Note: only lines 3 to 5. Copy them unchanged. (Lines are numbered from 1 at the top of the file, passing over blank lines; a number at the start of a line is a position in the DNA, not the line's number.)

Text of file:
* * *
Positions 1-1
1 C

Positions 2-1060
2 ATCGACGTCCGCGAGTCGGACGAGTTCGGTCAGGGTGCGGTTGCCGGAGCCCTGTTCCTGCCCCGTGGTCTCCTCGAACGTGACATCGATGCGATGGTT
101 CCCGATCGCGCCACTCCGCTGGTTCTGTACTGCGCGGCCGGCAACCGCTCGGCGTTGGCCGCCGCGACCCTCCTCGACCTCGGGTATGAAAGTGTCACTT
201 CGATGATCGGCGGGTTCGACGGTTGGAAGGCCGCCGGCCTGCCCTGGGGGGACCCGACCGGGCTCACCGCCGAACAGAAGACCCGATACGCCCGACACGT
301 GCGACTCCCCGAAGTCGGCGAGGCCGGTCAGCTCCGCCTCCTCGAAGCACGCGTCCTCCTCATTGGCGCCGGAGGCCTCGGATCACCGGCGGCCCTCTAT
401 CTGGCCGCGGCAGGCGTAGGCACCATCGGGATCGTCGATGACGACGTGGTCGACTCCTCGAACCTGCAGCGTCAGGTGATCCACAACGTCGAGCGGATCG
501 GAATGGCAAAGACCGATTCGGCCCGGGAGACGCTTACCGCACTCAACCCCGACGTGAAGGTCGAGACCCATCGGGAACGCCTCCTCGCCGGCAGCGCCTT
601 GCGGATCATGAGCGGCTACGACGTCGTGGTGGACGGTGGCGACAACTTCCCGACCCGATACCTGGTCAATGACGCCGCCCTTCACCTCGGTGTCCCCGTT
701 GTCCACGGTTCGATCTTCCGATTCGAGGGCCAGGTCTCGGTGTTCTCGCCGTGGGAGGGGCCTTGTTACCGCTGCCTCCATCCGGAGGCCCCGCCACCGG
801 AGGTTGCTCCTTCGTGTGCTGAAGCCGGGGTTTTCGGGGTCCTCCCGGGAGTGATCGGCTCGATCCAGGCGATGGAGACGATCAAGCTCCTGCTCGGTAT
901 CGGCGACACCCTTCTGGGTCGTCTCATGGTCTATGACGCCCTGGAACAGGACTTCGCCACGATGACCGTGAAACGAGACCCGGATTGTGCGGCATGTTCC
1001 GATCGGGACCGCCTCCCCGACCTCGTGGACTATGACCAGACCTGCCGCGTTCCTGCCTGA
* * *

Positions 2-1060
2 ATCGACGTCCGCGAGTCGGACGAGTTCGGTCAGGGTGCGGTTGCCGGAGCCCTGTTCCTGCCCCGTGGTCTCCTCGAACGTGACATCGATGCGATGGTT
101 CCCGATCGCGCCACTCCGCTGGTTCTGTACTGCGCGGCCGGCAACCGCTCGGCGTTGGCCGCCGCGACCCTCCTCGACCTCGGGTATGAAAGTGTCACTT